As if by magic the dress happens to be in my perfect palette (I’m all about earth colours) – and we begin the process of dressing me up like a real Reina.
While being helped into hooped underskirts (new goal: having someone to help me into my clothes every day) I learn more about the incredibly specific traditions behind these costumes and the pride which with they are worn.
There are two different styles of dress it turns out – 18th or 19th century: 19th Century style sees the top tucked inside the skirt and 18th Century style means it remains outside.
For each there’s a matching style of shoe, as well as the perfect jewellery and hairstyle: it really all has to be just so.
I’m told by Ampara that this is time to break out the good jewellery – the stuff you keep in your safety deposit box, ideally heritage jewellery that has been passed down for generations.
In fact the dresses themselves are investment pieces; and she explains that while most women would expect to pay a few thousand Euros for a wedding dress that they’ll wear only once (we hope), these costumes will be worn each year for the rest of your life and possibly handed down to your daughter and granddaughter.
So on a cost per wear basis the dresses are worth every cent – handy when the minimum spend is €3000. For this reason it’s popular to buy extra pieces when you commission the main dress, because getting things to match later is virtually impossible.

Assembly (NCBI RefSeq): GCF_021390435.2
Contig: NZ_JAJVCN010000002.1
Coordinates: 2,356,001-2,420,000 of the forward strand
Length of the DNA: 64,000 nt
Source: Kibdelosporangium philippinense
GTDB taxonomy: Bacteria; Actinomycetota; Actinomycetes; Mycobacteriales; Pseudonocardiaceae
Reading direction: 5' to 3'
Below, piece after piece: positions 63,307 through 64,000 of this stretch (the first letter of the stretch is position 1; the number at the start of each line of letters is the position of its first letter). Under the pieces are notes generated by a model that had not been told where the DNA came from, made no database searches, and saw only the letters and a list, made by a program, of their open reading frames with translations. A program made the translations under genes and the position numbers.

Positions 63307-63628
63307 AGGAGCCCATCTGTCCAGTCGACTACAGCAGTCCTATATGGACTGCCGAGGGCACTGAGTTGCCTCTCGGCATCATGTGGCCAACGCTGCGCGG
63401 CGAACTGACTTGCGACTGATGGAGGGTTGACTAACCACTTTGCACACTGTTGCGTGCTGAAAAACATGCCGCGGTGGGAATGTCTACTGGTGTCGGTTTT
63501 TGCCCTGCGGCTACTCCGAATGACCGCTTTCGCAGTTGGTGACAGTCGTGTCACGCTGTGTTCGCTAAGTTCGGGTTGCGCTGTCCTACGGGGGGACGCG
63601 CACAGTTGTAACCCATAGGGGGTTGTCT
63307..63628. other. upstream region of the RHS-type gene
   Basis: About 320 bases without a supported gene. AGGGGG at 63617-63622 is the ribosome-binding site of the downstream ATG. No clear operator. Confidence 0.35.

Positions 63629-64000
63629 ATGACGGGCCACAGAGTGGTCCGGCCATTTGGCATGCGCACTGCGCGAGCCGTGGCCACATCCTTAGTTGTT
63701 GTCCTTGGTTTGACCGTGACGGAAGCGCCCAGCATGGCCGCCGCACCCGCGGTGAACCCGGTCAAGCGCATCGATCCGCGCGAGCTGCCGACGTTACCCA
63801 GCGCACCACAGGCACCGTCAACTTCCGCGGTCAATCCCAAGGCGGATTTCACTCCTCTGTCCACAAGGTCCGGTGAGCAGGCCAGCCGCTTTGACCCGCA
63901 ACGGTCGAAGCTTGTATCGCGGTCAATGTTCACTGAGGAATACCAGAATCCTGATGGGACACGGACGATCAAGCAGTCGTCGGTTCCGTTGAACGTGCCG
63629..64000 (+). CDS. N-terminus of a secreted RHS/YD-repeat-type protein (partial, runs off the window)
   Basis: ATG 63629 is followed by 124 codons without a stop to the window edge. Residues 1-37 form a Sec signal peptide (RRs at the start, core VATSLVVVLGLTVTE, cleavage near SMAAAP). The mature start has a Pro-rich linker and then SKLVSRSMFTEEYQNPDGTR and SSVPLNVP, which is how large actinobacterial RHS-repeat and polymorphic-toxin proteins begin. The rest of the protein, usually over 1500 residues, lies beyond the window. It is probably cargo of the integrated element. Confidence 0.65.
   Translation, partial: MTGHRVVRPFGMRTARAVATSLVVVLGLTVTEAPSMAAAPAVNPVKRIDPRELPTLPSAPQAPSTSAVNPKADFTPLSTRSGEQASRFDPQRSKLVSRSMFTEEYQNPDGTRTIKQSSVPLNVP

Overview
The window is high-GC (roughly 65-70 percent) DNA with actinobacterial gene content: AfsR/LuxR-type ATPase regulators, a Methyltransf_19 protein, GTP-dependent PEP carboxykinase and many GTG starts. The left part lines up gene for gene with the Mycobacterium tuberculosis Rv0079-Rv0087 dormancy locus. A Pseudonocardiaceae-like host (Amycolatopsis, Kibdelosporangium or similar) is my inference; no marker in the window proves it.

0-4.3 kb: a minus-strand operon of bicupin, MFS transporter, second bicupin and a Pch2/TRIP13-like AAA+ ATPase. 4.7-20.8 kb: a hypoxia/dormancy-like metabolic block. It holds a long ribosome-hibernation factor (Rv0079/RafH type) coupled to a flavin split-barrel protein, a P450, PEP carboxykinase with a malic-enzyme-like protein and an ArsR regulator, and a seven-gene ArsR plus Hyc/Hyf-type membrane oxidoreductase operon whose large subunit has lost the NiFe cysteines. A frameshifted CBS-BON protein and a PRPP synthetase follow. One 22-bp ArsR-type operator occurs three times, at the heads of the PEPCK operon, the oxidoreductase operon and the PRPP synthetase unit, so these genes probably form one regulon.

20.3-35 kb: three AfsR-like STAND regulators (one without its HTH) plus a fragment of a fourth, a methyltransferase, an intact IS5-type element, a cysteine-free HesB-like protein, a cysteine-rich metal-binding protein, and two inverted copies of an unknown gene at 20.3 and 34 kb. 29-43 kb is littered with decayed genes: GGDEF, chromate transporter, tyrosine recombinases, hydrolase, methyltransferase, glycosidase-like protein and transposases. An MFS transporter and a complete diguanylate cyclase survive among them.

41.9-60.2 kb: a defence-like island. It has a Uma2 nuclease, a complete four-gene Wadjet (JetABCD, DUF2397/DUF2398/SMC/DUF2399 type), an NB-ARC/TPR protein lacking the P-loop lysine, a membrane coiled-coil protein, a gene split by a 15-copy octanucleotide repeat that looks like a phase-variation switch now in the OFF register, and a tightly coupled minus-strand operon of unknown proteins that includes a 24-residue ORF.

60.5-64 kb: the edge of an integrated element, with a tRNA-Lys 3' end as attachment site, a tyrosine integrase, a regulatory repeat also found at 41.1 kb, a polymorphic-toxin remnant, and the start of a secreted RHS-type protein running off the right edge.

I finally ask Ampara how many dresses she thinks are in here right now. ‘Oof’ she exclaims in a terribly European fashion and does a calculation in her head before saying ‘well soon there will be half as many, and after March 12th there will be none!’
The Fabled Fallas Dresses In Figures
1 – The number of months it takes a single person to make a bespoke Fallas dress
3 – The number in months of work put in by one person to make the fabric for a single Fallas dress
7 – The number of days in which a dress can be made if an entire team work together
12 – The number in metres of fabric required to make a Fallas dress
15 – The date in March each year when Fallas begins
18 & 19 – The Centuries from which Fallas dress designs are inspired – down to every detail including shoes and accessories
24 – The number of hours per day spent celebrating Fallas – firecrackers can be heard at all hours!
200 – The starting price in Euros of the fabric required for a Fallas dress
3,000 – The number of Euros you would need to set aside to have your very own high quality Fallas dress
6,000 – The average number of stitches in the dress fabric
Fallas runs each year from March 15-19
Amparo Fabra‘s shop is at 14 Maestro Gozalbo, Valencia
Savoirthere visited Valencia as part of The Travel Mob project in association with Valencia Tourism – you can follow the project on social media and learn more about Valencia via the hashtag #VivaValencia
Tags: Fashion, Spain, Valencia